Shocking video reemerges of teenager being brutally assaulted by a police officer at Mardi Gras as it’s revealed Sydney police took years to investigate and dismiss rogue officer
- Shocking footage has re-surfaced of teenager being brutally arrested in 2013
- Officer filmed throwing Jamie Jackson Reed, 18, to the ground with a leg sweep
- Charges against him dropped and police forced to pay $39,000 in legal costs
- NSW Police probe took three years to remove officer Leon Mixios from force
Shocking footage has re-surfaced of a teenager being brutally assaulted during an arrest at Sydney’s Mardi Gras parade – as it is revealed it took three years for the officer behind the rogue arrest to be dismissed.
The video of police arresting Jamie Jackson Reed, 18, went viral after it showed him being thrown to the ground with a leg sweep by New South Wales Police constable Leon Mixios in March 2013.
The footage showed the sobbing youngster saying repeatedly ‘I didn’t do anything wrong’ as the person behind the camera is told to stop filming the arrest.
Mr Reed was charged with assaulting two police officers, resisting arrest and using offensive language but those charges were later dropped.
Jamie Jackson Reed, 18, (pictured) was brutally slammed to the ground by a police officer in March 2013 – which went viral after video of the arrest was posted online
Mixios was put on office duty while the force carried out an investigation into the arrest but it took three years for him to be removed from the force, The Guardian reported.
The internal investigation ruled the officer – who was removed from his position under Section 181D of the Police Act – has used ‘unreasonable force’ in the arrest
NSW Police were also forced to pay Mr Reed $39,000 in legal costs.
Mr Jackson told 7News at the time of his arrest: ‘I didn’t deserve to be treated that way, that’s for sure.
‘It just got pretty heated and I’m just completely in shock about the whole thing, it could have been dealt with so much easier.
‘I’ve got nothing bad to say about the police but that one officer that was just standing on me in the video treating me like a piece of meat, that was just wrong.’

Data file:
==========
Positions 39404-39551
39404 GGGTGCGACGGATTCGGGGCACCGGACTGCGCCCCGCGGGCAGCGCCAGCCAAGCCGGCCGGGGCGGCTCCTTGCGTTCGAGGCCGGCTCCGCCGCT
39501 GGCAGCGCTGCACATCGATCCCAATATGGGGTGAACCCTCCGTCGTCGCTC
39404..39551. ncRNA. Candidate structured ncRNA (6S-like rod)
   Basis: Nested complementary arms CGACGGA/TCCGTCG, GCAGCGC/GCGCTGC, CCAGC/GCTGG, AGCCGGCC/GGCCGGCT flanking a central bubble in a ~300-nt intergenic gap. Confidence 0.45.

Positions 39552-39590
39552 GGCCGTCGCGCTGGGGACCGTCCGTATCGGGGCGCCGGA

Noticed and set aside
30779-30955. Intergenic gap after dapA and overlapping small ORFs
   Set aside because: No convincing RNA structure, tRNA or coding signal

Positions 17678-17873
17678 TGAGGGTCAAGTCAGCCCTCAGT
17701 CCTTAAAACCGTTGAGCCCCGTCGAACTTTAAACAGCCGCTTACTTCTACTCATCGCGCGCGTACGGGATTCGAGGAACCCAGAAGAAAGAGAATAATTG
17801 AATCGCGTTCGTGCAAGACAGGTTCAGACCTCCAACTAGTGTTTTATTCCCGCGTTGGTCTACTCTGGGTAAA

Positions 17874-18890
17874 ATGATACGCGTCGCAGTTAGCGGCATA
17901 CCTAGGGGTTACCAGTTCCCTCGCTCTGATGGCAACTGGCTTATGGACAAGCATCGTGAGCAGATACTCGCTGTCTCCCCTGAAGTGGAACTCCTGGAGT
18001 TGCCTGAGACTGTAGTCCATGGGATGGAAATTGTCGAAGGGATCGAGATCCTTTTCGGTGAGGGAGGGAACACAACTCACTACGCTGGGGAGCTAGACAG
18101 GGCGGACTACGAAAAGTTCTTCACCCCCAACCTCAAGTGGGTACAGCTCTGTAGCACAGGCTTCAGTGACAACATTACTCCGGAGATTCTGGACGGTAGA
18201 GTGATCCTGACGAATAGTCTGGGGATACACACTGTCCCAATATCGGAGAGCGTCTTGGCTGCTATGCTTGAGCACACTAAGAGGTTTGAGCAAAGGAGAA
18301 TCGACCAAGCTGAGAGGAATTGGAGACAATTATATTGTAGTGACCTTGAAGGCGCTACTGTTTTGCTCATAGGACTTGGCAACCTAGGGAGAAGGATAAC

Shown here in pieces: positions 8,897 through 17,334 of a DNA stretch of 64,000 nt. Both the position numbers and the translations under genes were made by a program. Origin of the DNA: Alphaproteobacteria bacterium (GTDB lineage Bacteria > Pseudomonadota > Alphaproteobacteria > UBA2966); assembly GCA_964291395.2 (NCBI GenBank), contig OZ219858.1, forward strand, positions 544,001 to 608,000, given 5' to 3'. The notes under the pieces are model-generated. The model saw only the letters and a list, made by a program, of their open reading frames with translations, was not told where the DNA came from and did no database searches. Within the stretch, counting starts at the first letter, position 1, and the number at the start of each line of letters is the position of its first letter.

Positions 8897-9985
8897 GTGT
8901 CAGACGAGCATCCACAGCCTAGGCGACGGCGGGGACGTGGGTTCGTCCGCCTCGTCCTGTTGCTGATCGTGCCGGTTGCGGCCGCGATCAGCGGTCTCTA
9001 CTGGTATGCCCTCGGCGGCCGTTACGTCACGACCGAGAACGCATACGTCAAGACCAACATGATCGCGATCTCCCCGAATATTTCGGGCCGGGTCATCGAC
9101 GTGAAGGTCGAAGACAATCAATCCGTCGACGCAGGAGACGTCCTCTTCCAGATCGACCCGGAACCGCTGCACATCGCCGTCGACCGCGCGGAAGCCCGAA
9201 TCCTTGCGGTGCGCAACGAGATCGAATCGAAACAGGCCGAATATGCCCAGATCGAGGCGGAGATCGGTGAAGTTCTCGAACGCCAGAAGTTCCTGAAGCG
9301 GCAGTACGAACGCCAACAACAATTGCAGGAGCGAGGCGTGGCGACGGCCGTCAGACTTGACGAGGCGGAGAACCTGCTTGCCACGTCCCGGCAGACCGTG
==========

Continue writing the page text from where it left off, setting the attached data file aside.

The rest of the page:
The brutal arrest sparked debate over whether a policeman can order someone to stop filming an arrest.
The handheld footage showed the sobbing youngster saying repeatedly ‘I didn’t do anything wrong
Then-New South Wales Assistant Commander Mark Murdoch said not only did the public have a right to do so, but he encouraged it.
Mr Murdoch said an officer who told one witness to stop filming ‘cos I said so’, will be pulled aside and reminded of police protocol which encourages the public to film police.
He said: ‘It is the right of the community to film anyone in a public space.
‘Police need to be mature enough to know everyone on the street has a mobile phone and that anyone has the right to record anyone in a public space.’
On Monday a 16-year-old Aboriginal boy was kicked to the floor during an arrest sparking a New South Wales Police investigation.
Pictured: Mr Reed being pinned to the ground during the arrest. New South Wales Police constable Leon Mixios was put on office duty while the force carried out an investigation into the arrest but it took three years for him to be removed from his role
He suffered a chipped tooth and bruising over his body after he was thrown to the ground by a white police officer.
Police have suspended the officer involved pending an investigation by officers from the Professional Standards Command.
It comes amid widespread protests over the death of African-American man George Floyd – who died after a policeman put his knee on his neck for eight minutes.
A post-mortem found Mr Floyd’s death was a homicide, with his cause of death being ‘cardiopulmonary arrest complicating law enforcement subdual, restraint, and neck compression’.
All four of the officers allegedly involved in George Floyd’s death have now been charged and face 40 years behind bars.